NATO Secretary General Jens Stoltenberg on Tuesday called climate change a “crisis multiplier” that will exacerbate “droughts and flooding” and spur global migration, as the military alliance announced efforts to incorporate climate change mitigation into its mission.
In a new interview, Oscar-winning actor and water equity philanthropist Matt Damon said the link between climate change and water scarcity will deepen over the coming years and predominantly impact the world’s most impoverished communities.
When asked about the connection between climate change and water scarcity, Damon pointed to low-income people in developing countries. Currently, 2.2 billion people worldwide lack access to safe drinking water.
“Those are the people that we’re dealing with, those are the people that we’re trying to reach, and those are the people who are going to feel the effects of [climate change] more than anybody,” says Damon, who co-founded the nonprofit organization Water.org in 2009 and WaterEquity in 2017.
“It’s always going to fall to the poorest people on Earth to bear the brunt of these things more than anybody,” he adds. “That’s the connection.”
Climate observers expect water scarcity to worsen significantly over the coming decades. In the early to mid-2010s, 1.9 billion people, or 27% of the global population, lived in areas at risk of a severe water shortage, according to a United Nations report released last year. By 2050, that figure will increase to somewhere between 2.7 billion and 3.2 billion people.
“Water is the primary medium through which we will feel the effects of climate change,” The United Nations says on its website.
‘You’ve got to move to where the water is’
Water scarcity will also exacerbate global food insecurity, which last year worsened severely and caused “unprecedented” migration, the United Nations said in November. That trend will continue in the coming years as drought diminishes arable land and reduces crop yields, according to a report released two years ago by the nonpartisan Center for Strategic and International Studies.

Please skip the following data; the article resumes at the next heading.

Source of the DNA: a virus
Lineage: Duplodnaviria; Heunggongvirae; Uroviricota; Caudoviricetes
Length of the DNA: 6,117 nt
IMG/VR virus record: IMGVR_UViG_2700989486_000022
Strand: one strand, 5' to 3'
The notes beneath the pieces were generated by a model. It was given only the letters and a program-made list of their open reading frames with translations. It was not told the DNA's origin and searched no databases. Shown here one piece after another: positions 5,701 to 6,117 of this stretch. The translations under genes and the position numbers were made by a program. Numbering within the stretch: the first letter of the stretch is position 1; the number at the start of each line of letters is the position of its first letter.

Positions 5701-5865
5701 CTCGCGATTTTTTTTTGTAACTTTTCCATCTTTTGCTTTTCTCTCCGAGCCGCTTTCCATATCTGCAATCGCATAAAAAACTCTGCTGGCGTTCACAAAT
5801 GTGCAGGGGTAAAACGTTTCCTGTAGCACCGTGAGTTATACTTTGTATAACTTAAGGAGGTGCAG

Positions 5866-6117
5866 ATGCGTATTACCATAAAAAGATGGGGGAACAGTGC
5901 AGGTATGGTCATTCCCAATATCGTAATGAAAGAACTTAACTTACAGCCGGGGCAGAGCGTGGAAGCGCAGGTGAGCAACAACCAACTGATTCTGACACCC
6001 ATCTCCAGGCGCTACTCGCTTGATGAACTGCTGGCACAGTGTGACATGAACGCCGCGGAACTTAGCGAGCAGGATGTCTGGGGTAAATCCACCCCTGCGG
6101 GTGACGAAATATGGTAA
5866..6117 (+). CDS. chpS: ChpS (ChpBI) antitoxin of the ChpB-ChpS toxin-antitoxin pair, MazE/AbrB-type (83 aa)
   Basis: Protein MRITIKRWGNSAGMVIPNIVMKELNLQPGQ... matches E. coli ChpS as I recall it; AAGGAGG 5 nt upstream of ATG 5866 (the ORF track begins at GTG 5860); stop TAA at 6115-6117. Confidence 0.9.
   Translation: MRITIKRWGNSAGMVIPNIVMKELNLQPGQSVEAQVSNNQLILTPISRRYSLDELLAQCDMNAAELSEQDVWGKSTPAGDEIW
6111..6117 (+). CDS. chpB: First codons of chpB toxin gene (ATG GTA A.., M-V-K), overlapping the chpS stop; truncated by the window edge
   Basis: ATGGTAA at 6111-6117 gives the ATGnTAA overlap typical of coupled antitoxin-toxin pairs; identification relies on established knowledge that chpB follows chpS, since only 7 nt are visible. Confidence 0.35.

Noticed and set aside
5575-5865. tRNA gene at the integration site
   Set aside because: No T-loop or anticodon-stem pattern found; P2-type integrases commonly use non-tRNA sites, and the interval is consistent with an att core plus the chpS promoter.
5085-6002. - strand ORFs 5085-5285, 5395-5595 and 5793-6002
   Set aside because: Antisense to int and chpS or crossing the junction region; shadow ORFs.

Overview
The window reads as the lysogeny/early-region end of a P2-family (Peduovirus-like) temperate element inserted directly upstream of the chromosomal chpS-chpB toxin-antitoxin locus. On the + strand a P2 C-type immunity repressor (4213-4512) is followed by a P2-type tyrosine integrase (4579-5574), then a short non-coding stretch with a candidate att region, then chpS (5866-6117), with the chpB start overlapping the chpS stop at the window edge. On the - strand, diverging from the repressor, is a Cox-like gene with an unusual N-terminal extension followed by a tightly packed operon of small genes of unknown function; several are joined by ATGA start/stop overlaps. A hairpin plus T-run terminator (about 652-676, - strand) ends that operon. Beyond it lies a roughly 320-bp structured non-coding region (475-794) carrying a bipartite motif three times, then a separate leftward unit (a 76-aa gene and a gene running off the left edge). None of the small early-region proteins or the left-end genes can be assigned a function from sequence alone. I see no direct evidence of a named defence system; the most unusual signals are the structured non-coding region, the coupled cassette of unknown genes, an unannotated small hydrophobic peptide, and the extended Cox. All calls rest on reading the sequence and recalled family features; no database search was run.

Influencers with Andy Serwer: Matt Damon & Gary White
On an all new episode of Influencers, Andy Serwer sits down with Water.org co-founder and actor Matt Damon as well as Water.org co-founder Gary White to discuss World Water Day and the ongoing global water crisis.
“As we look at water stress, as we look at climate change, a lot of those people are going to be driven into poverty because of the tenuous access that they have to water now,” says Gary White, CEO and co-founder of both Water.org and WaterEquity.
“If you are not able to get water because of a drought that’s caused by climate change, you’ve got to move,” he adds. “You’ve got to move to where the water is.”
Damon and White spoke to Yahoo Finance Editor-in-Chief Andy Serwer in an episode of “Influencers with Andy Serwer,” a weekly interview series with leaders in business, politics, and entertainment.
Damon kicked off his water philanthropy with the launch of H2O Africa in 2006, while working on a documentary called “Running the Sahara,” which profiled three men who attempted to traverse the Sahara Desert.
At a Clinton Global Initiative meeting two years later, Damon met White, who nearly two decades earlier had founded WaterPartners International, an organization that sought to alleviate the water crisis in Latin America, Barron’s reported. The two began to discuss the possibility of a partnership and founded Water.org a year later.
Global climate migration is already underway and will increase dramatically over the rest of this century, according to an investigation released last year by The New York Times. Across Sub-Saharan Africa, South Asia, and Latin America, more than 140 million people will move within their countries’ borders due to climate change by 2050, the World Bank found.
Speaking with Yahoo Finance, White said that water scarcity plays a central role in migration that observers ultimately attribute to climate change.
“Water is the root of so much of what needs to happen for people to maintain their income and their lifestyle and their home,” White says.
“When we talk about climate refugees, we are talking about water refugees, most of the time,” he adds.